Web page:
Pakistan calls for restraint from Iran and South Korea over seizure of tanker

While officials in Seoul said they are pursuing a diplomatic solution to the crisis. (AFP/YONHAP)
While officials in Seoul said they are pursuing a diplomatic solution to the crisis. (AFP/YONHAP)
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Updated 07 January 2021

Pakistan calls for restraint from Iran and South Korea over seizure of tanker

Pakistan calls for restraint from Iran and South Korea over seizure of tanker
  • Islamabad says all maritime disputes should be resolved in accordance with international law
  • Experts warn a dangerous situation is developing in Strait of Hormuz that must be addressed quickly

ISLAMABAD: Pakistan on Thursday urged South Korea and Iran to exercise restraint amid fears that a maritime dispute between the two countries could escalate.

Seoul has moved military forces close to the Strait of Hormuz after Iran’s Islamic Revolutionary Guard Corps seized a South Korean-flagged oil tanker on Monday. The Hankuk Chemi, with 20 crew members on board, was traveling from Saudi Arabia to the UAE when it was intercepted and taken to the port of Bandar Abbas.

While officials in Seoul said they are pursuing a diplomatic solution to the crisis, the South Korean navy’s destroyer, Choi Young, arrived in the area on Tuesday.

“We have noted the development (in the Strait of Hormuz). We urge all sides to exercise restraint,” said Zahid Hafeez Chaudhri, a spokesman for Pakistan’s Foreign Office. “All the differences pertaining to maritime affairs should be resolved as per international laws.”

Experts in Pakistan warned that a potentially dangerous situation is developing in the region and it must be addressed as soon as possible.

“Any disturbance in this part of the world, which contributes about 65 percent to the world oil trade, should be a matter of grave concern — the stakes are high for every country,” Rear Adm. Saleem Akhtar, a retired naval officer and maritime affairs expert, told Arab News.

He said that the situation was of particular concern to Pakistan given its its close proximity to the Strait of Hormuz.

“If it escalates, it could be a very dangerous situation for Pakistan,” he added. “It will affect our merchant ships and make trade far more expensive and difficult; 95 percent of our trade comes from this place.”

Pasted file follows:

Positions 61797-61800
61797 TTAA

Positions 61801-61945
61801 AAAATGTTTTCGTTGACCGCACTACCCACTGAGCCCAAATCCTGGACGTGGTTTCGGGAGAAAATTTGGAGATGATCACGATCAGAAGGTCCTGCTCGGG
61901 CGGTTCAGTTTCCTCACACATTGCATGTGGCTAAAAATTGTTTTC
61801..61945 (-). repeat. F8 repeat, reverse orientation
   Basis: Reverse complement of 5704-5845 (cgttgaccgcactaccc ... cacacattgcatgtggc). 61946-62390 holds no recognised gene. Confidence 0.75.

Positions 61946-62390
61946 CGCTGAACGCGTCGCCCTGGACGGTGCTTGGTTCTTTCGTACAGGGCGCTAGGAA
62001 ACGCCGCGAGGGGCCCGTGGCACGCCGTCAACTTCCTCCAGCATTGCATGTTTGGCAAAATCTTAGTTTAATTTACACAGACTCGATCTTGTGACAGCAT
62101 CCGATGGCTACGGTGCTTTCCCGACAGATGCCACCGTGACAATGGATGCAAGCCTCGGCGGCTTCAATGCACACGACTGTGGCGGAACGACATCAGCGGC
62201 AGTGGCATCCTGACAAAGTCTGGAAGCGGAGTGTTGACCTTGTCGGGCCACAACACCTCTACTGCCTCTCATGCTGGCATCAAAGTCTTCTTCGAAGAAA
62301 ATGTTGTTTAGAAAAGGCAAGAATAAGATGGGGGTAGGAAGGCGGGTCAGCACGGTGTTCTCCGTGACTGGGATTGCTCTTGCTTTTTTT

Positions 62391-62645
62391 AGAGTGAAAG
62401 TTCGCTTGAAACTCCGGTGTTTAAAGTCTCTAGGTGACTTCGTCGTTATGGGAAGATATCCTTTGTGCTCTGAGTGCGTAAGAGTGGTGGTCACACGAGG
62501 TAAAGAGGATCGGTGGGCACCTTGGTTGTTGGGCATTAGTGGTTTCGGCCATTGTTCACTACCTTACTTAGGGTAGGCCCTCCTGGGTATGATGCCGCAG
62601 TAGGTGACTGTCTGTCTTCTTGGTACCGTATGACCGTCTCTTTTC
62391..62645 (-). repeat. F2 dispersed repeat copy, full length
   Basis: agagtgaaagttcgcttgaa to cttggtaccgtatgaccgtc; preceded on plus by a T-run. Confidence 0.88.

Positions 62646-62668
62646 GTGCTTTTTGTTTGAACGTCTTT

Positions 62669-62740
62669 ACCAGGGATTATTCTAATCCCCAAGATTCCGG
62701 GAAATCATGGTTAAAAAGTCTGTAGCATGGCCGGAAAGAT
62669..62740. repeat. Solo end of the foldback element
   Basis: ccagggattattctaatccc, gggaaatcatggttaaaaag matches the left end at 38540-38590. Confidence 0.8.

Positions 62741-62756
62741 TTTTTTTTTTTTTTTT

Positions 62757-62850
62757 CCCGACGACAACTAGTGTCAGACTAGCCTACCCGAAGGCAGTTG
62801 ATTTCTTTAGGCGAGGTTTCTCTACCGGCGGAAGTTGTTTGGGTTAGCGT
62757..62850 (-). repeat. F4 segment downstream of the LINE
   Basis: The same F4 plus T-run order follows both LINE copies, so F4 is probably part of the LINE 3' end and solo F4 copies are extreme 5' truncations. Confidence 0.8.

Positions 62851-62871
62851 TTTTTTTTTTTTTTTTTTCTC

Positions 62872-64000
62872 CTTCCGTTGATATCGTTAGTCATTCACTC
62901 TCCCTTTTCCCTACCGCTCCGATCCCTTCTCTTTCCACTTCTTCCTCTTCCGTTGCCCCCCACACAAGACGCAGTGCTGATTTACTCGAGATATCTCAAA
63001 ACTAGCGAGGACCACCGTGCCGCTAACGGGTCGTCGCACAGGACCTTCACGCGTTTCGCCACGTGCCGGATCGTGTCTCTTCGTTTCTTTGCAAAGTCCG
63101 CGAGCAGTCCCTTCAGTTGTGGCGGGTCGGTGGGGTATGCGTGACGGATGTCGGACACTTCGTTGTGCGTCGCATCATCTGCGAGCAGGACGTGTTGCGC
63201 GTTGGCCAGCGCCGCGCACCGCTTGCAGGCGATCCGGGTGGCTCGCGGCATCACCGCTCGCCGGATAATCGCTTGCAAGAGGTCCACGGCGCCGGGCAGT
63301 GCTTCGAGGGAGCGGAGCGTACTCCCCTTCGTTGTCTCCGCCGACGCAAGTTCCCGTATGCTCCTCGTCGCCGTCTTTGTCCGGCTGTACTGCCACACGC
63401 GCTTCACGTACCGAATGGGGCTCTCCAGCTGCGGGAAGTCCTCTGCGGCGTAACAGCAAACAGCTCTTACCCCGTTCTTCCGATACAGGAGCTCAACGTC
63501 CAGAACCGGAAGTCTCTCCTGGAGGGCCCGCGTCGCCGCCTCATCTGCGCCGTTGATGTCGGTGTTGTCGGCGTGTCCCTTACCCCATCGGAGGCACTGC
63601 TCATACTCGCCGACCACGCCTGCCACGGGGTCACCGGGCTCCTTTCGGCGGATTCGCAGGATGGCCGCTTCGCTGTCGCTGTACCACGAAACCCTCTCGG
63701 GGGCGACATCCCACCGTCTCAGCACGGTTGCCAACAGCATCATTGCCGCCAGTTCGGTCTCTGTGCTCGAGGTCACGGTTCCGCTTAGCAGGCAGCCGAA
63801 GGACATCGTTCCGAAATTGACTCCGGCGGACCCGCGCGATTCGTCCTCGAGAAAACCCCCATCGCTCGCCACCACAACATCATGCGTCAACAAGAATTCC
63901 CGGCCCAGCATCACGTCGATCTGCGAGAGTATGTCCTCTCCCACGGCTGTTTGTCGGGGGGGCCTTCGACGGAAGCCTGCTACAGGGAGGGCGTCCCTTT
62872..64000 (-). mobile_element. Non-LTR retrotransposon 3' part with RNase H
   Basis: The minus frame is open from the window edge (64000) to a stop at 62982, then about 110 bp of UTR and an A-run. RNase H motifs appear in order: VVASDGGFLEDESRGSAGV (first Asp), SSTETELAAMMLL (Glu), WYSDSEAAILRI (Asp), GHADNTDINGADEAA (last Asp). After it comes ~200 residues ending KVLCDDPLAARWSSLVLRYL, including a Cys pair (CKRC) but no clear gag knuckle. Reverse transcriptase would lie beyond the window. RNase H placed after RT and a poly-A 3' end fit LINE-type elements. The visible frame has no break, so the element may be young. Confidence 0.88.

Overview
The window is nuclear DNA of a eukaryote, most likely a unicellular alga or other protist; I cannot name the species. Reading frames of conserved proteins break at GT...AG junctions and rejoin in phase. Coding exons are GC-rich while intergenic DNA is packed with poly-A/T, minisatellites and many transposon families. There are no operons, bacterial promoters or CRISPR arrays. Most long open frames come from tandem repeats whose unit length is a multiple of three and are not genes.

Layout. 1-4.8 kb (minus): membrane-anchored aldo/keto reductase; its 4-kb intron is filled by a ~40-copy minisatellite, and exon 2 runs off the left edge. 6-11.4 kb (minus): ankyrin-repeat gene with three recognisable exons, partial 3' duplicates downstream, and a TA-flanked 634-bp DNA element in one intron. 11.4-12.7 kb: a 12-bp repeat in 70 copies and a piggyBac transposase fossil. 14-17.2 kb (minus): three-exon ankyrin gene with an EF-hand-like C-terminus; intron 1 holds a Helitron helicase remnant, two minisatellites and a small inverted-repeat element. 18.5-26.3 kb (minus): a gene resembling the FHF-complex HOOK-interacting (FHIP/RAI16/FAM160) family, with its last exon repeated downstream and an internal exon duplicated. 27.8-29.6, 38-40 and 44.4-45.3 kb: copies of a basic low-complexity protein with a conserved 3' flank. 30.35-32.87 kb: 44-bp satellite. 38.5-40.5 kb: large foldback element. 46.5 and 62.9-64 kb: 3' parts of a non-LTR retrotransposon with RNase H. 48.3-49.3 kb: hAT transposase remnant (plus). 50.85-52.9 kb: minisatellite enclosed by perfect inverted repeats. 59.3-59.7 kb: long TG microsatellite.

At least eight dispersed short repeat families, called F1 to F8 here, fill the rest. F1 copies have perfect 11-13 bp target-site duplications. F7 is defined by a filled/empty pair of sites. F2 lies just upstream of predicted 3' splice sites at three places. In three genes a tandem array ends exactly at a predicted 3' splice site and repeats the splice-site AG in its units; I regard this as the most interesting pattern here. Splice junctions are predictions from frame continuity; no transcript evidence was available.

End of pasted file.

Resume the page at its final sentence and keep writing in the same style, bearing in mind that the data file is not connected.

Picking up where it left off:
Korean officials said on Thursday that a government delegation was traveling from Seoul to Tehran to secure the release of the tanker and its crew.

Retired Vice Adm. Khan Hasham bin Saddique, Pakistan’s ambassador to Saudi Arabia and another expert on maritime affairs, said it is a good sign that a Korean delegation has been sent to Iran in an attempt to resolve the situation diplomatically.

“The Strait of Hormuz is extremely important for the whole region,” he said. “A diplomatic solution to the problem is good for everyone in the neighborhood, since peace in this area is vital to international trade.”
 


Richard Branson’s Virgin Orbit reaches space on 2nd try

Richard Branson’s Virgin Orbit reaches space on 2nd try
A view of Richard Branson's Virgin Orbit, with a rocket underneath the wing of a modified Boeing 747 jetliner, during test launch of its high-altitude launch system for satellites from Mojave, California, U.S. January 17, 2021. (REUTERS)
Updated 21 min 39 sec ago

Richard Branson’s Virgin Orbit reaches space on 2nd try

Richard Branson’s Virgin Orbit reaches space on 2nd try
  • The rocket’s upper stage coasted for a period, reignited to circularize the orbit and then deployed the nine CubeSats

LOS ANGELES: Richard Branson’s Virgin Orbit reached space on Sunday, eight months after the first demonstration flight of its air-launched rocket system failed, the company said.
A 70-foot-long (21.34-meter-long) LauncherOne rocket was released from beneath the wing of a Boeing 747 carrier aircraft off the coast of Southern California, ignited moments later and soared toward space.
The two-stage rocket carried a cluster of very small satellites known as CubeSats developed and built as part of a NASA educational program involving US universities.
The launch occurred after the Boeing 747-400 took off from Mojave Air and Space Port in the desert north of Los Angeles and flew out over the Pacific Ocean to a drop point beyond the Channel Islands.
“According to telemetry, LauncherOne has reached orbit!” Virgin Orbit tweeted later. “Everyone on the team who is not in mission control right now is going absolutely bonkers.”
The rocket’s upper stage coasted for a period, reignited to circularize the orbit and then deployed the nine CubeSats.
The flight developments were announced on social media. The launch was not publicly livestreamed.
Virgin Orbit, based in Long Beach, California, is part of a wave of companies targeting the launch market for increasingly capable small satellites, which may range in sizes comparable to a toaster on up to a home refrigerator.
Competitor Rocket Lab, also headquartered in Long Beach, has deployed 96 payloads in 17 launches of its Electron rocket from a site in New Zealand. Another of its rockets was nearing launch Sunday.
Virgin Orbit touts the flexibility of its capability to begin its missions by using airports around the globe.
Virgin Orbit attempted its first demonstration launch in May 2020.
The rocket was released and ignited but only briefly flew under power before it stopped thrusting. The lost payload was only a test satellite.
The company later said an investigation determined there was a breach in a high-pressure line carrying cryogenic liquid oxygen to the first-stage combustion chamber.
Virgin Orbit is separate from Virgin Galactic, the company founded by Branson to carry passengers on suborbital hops in which they will experience the sensations and sights of spaceflight.
Virgin Galactic expects to begin commercial operations this year in southern New Mexico.